The Philippines is a multiparty, constitutional republic with a bicameral legislature. President Rodrigo Roa Duterte, elected in May 2016, began his constitutionally limited six-year term in June 2016. Midterm elections in May 2019 for 12 (of 24 total) senators, all congressional representatives, and local government leaders were seen as generally free and fair, despite reports of violence and vote buying. The ruling party and allies won all 12 Senate seats and maintained an approximately two-thirds majority in the 306-seat House of Representatives. Barangay (village) and youth council elections originally scheduled for 2021 were rescheduled for December 5, 2022, so that local and national elections would occur in the same year.

The Philippine National Police is charged with maintaining internal security in most of the country and reports to the Department of the Interior. The Armed Forces of the Philippines (armed forces), which reports to the Department of National Defense, is responsible for external security but also carries out domestic security functions in regions with a high incidence of conflict, particularly the Mindanao region. The two agencies share responsibility for counterterrorism and counterinsurgency operations. The national police Special Action Force is responsible for urban counterterrorism operations. Governors, mayors, and other local officials have considerable influence over local police units, including appointment of top departmental and municipal police officers and the provision of resources. The government continued to support and arm civilian militias. The armed forces controlled Civilian Armed Force Geographical Units, while Civilian Volunteer Organizations fell under national police command. These paramilitary units often received minimal training and were poorly monitored and regulated. Some political families and clan leaders, particularly in Mindanao, maintained private armies and, at times, recruited Civilian Volunteer Organization and Civilian Armed Forces Geographical Unit members into those armies. Civilian control over security forces was not fully effective. Members of the security forces committed numerous abuses.

Significant human rights issues included: unlawful or arbitrary killings, including extrajudicial killings, by and on behalf of the government and nonstate actors; reports of forced disappearance by and on behalf of the government and nonstate actors; torture by and on behalf of the government and nonstate actors; harsh and life-threatening prison conditions; arbitrary detention by and on behalf of the government and nonstate actors; significant problems with the independence of the judiciary; arbitrary and unlawful interference with privacy; unlawful recruitment or use of child soldiers by terrorists and groups in rebellion against the government; serious restrictions on free expression and the press, including violence, threats of violence, and unjustified arrests or prosecutions of journalists, censorship, and the use of criminal libel laws to punish journalists; and corruption.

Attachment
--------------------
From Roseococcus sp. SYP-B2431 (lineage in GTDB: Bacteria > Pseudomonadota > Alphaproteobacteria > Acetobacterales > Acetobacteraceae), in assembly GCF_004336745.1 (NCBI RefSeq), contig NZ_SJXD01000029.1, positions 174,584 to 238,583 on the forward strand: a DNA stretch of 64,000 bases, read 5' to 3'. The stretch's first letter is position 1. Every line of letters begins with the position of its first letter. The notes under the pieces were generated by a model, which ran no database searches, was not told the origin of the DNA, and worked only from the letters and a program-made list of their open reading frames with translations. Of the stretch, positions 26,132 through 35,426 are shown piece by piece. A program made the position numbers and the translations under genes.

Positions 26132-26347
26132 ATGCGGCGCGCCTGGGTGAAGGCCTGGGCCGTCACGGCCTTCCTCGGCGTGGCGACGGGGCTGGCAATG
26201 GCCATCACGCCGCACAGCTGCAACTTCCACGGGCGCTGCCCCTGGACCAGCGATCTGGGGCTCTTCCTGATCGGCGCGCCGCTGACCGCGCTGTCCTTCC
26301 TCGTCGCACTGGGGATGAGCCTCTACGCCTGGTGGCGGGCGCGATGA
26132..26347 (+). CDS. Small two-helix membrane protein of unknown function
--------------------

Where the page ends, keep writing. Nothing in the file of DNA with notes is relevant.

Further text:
The government investigated a limited number of reported human rights abuses, including abuses by its own forces, paramilitaries, and insurgent and terrorist groups. Concerns about police impunity continued following the increase in killings by police in 2016. Significant concerns also persisted about impunity for other security forces, civilian national and local government officials, and powerful business and commercial figures. Slow judicial processes remained an obstacle to bringing government officials allegedly involved in human rights abuses to justice.

Muslim separatists, communist insurgents, and terrorist groups continued to attack government security forces and civilians, causing displacement of civilians and resulting in the deaths of security force members and civilians. Terrorist organizations engaged in kidnappings for ransom, bombings of civilian targets, beheadings, and the use of child soldiers in combat or auxiliary roles.

Section 3. Freedom to Participate in the Political Process